Back in 2005, when Nadal's remarkable 14 titles on the Parisian clay were still in the future, the German faced the Mallorca native in the first round.
Burgsmuller, then aged 29 and the world number 96, lost 6-1, 7-6, 6-1, but pushed 18-year-old Nadal to a tiebreak in the second set.
The German, who had already played Nadal the year before at Indian Wells when he was just 17, losing 6-2, 6-3, told AFP he "was not so enthusiastic" when he found out who he would face.
"Let's just say I'd heard from all sides that he was the next big thing," Burgsmuller, 47, said from his home in Essen, where he now works as a radiologist.
"Of course, at such a big tournament you hope for an easier draw, especially at the beginning.
"At the moment when I lost the match, you can see why I wasn't so excited."
The German said that while he was disappointed with the outcome at the time, he realised he was witnessing something special in the making.
"You have to acknowledge without any envy that he just somehow plays in another league," Burgsmuller said.
He counts the memory alongside his matches against Roger Federer and his Wimbledon clash with Andre Agassi as career highlights, alongside his win at the ATP event in Copenhagen 2002.
In the 17 years since their meeting, Nadal has amassed those record 14 French Open titles and lost only three of 115 matches.
Although he was convinced of the Spaniard's talent, he admits to being surprised Nadal went on to win the tournament at his first attempt.
"I felt that he was playing well and would have a great future, but that he would go from 0 to 100 so quickly and win the French Open, I honestly did not expect that.
"I don't know if he expected it himself or if anyone else did."
Burgsmuller said Nadal gave "full throttle" from start to finish in their match.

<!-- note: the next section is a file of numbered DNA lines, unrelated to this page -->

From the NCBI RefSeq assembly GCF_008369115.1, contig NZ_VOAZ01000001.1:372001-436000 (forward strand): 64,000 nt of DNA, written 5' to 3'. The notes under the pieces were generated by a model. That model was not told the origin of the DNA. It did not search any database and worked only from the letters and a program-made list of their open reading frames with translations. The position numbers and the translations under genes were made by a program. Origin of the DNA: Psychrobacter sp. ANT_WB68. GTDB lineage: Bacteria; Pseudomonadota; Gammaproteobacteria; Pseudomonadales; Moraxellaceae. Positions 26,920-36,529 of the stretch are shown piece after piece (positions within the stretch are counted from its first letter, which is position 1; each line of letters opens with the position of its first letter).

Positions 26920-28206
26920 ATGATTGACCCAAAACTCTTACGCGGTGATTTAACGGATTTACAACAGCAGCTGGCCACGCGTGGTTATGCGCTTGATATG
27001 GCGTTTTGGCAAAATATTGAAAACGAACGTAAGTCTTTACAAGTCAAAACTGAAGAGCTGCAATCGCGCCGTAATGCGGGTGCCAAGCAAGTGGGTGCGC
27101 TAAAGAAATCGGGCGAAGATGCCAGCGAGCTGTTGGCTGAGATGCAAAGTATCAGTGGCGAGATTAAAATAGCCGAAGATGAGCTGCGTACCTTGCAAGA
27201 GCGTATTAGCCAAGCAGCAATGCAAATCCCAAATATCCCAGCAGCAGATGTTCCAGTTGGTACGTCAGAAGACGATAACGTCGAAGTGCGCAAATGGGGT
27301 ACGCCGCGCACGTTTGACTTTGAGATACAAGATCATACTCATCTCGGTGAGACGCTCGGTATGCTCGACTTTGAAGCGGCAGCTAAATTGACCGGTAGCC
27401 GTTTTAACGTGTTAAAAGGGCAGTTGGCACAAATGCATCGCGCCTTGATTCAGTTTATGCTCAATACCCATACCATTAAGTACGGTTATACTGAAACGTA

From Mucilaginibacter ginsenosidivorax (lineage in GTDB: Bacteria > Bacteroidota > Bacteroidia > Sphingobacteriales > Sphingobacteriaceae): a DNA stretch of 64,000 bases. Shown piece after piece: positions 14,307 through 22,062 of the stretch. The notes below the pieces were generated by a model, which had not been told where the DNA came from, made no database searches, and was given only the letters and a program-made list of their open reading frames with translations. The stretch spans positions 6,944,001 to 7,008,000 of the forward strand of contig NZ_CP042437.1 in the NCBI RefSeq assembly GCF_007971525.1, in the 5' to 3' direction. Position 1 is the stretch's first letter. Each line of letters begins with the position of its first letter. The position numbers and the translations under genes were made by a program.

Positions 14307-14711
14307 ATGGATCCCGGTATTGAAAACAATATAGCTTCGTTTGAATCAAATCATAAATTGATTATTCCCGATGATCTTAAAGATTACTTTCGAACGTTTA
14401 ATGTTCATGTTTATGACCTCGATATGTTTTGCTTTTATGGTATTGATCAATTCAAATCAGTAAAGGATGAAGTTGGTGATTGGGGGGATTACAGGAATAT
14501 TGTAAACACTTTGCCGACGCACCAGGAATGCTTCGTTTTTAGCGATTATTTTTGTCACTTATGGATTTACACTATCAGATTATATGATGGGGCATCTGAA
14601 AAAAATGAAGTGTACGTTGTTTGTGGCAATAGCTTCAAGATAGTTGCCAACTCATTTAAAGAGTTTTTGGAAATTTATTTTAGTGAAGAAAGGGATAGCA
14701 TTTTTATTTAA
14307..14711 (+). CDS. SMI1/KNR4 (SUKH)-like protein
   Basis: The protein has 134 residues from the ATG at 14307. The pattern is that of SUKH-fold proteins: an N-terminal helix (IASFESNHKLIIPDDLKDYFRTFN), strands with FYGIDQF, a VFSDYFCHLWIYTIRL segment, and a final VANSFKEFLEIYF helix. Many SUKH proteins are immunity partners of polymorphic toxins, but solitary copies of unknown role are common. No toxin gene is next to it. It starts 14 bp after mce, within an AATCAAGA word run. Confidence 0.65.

"It makes no difference whether it's 0:0 or later on... he plays the first ball just like the last ball.
"You have the feeling you have to win every rally three times to get the point.
"I caught myself in moments where I thought 'OK, I've got the point', and then somehow he gets it past you -- and it really hurts you.
"That's his strength, even from difficult situations from the corners to somehow hit fantastic balls anywhere on the court."
'Beyond the pain barrier'
Nadal's powerful game has carried him to a record 22 Grand Slam titles, equal with Novak Djokovic, but it has also taken a punishing toll on his body.
The Spaniard told reporters on Thursday his inability to recover from a hip injury in time for the French Open was "not a decision I made, it's a decision my body made."
"I need to stop for a while."
Like Nadal, Burgsmuller also battled injuries in his career and has followed how the Spaniard has faced setbacks along the way.
As a doctor, Burgsmuller said "you can certainly say that it does not make sense" to play through injury pain, but it was "ultimately up to the athlete to decide".
Burgsmuller said he hoped Nadal would still add to his French Open total in his final appearance next year, but feared the ongoing impact of injuries put that out of reach.
"It's never nice to see someone who is somehow battered and injured, who needs to push themselves beyond the pain barrier -- someone who is on the verge of maybe giving up or not even competing.
"A two-week Grand Slam is already incredibly exhausting for the body."
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